I would even argue that in today’s world, with the vast amount of information people have access to, your success in sales depends greatly on how well you can advise your customers.
Want more insight into how to do that? I recently co-authored a book titled Advisor Selling that releases in September.
Here is an excerpt:
If you ask the average salesperson if their company sells “solutions,” most likely you will get a “yes, of course we do.” But if you ask the same salesperson what “solution” they sold the last customer, they will quickly revert to telling you about their products.
You can change the name of your company, change the copy on your marketing materials, and even run a big advertising campaign to support solutions, but until everyone in the organization truly changes their behavior to selling solutions versus selling products, then it is all a big waste of time, money, and effort.
Why is Advisor Selling so important? Well, it’s not a fad or the latest trend. It is, however, the best system to be successful in today’s business climate.
Through the years, we have traveled an evolution of selling — the same evolution all of your competition has followed. First, we had a product. We sold the product the traditional route — through product selling. Product selling is when the focus of the sale is the product. You sell through logic showing how your feature set is better than the other guy’s. In other words, the focus is on you (the product) and not the customer.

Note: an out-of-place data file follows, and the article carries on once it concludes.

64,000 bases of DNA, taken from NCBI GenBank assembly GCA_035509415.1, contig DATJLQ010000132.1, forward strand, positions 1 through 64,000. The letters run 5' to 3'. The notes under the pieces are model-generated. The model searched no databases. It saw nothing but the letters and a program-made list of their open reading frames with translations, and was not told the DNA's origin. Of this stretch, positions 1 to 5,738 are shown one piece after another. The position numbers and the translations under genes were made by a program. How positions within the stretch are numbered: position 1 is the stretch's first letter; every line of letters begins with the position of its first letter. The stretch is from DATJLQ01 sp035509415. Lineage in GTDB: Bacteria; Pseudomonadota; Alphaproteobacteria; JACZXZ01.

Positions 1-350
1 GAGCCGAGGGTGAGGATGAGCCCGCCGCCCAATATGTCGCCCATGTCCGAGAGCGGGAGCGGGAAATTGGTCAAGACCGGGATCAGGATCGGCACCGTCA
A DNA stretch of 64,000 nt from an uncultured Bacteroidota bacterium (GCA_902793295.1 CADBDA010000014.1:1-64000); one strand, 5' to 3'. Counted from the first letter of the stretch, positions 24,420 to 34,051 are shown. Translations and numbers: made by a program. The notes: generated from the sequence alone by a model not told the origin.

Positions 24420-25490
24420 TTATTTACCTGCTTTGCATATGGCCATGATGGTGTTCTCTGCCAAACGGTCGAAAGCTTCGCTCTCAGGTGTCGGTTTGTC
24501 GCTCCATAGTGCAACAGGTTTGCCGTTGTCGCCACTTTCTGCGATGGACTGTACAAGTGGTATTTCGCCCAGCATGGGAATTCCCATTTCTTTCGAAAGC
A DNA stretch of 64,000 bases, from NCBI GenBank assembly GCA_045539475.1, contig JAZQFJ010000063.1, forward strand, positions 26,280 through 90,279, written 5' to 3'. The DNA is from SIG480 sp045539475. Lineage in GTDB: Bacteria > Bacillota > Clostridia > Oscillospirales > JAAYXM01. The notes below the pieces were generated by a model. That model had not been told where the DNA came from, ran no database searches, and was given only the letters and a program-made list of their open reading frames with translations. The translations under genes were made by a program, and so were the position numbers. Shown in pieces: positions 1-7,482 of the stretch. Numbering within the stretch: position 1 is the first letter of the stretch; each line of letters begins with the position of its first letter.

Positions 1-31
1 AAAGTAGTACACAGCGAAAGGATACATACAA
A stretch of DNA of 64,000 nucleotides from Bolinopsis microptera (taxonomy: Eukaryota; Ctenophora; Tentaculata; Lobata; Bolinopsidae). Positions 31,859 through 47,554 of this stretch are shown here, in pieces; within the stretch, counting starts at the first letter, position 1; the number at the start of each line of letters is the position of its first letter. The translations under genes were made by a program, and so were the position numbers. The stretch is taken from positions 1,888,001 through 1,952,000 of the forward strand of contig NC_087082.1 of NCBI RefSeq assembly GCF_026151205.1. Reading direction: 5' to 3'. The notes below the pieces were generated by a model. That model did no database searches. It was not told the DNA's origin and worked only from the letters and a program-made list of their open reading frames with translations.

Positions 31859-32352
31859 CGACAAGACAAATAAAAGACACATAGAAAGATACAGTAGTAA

So, we moved to selling these additional features by leveraging the relationships we had developed over time. People buy from us because they like us—they like the salesperson who is asking them to buy. This is what we call “relationship” selling. It is the process of leveraging the good relationships you have developed over the years with your customers.
During the next decade, the buzzword in business became “rightsizing.”
This was the process of making layoffs sound less harsh and added the practice of increasing employee responsibility and workload for those who remained. Suddenly, people did not have time for the long lunches or hang out times relationships desperately need as part of their care and feeding. Each week, people found themselves running out of week before they ran out of work.
At the same time employee productivity became under scrutiny, so did the purchase practices for companies. Instead of bonuses for increasing sales, more and more companies gave bonuses for decreasing expenses. Plus, the CFOs changed the business practice from one of “relationship and trust” in the salesperson and his or her company to one of the “lowest of three bidders.”
And thus the end of the relationship-selling era arrived. Those favorite customers, who you could always count on, now said things like, “I’m sorry, but we have to go with the other company because they have a better price and my boss is making me.” In other words, relationship selling is a lot like dating. In fact, if you have an account built solely on relationship and not on Solutions or other tangibles, then you might hear a conversation very similar to those you hear when you are dating. You know how it goes: “It’s not you, it’s me. I just think we should see other people…but I still want to be friends!”
Want to read more? The book goes into what it means to now be a trusted advisor, including the specific processes that lead to long-term success.
Invest in yourself and learn what it means to be a trusted advisor!
Copyright 2014, Mark Hunter “The Sales Hunter.” Sales Motivation Blog. Mark Hunter is the author of High-Profit Selling: Win the Sale Without Compromising on Price.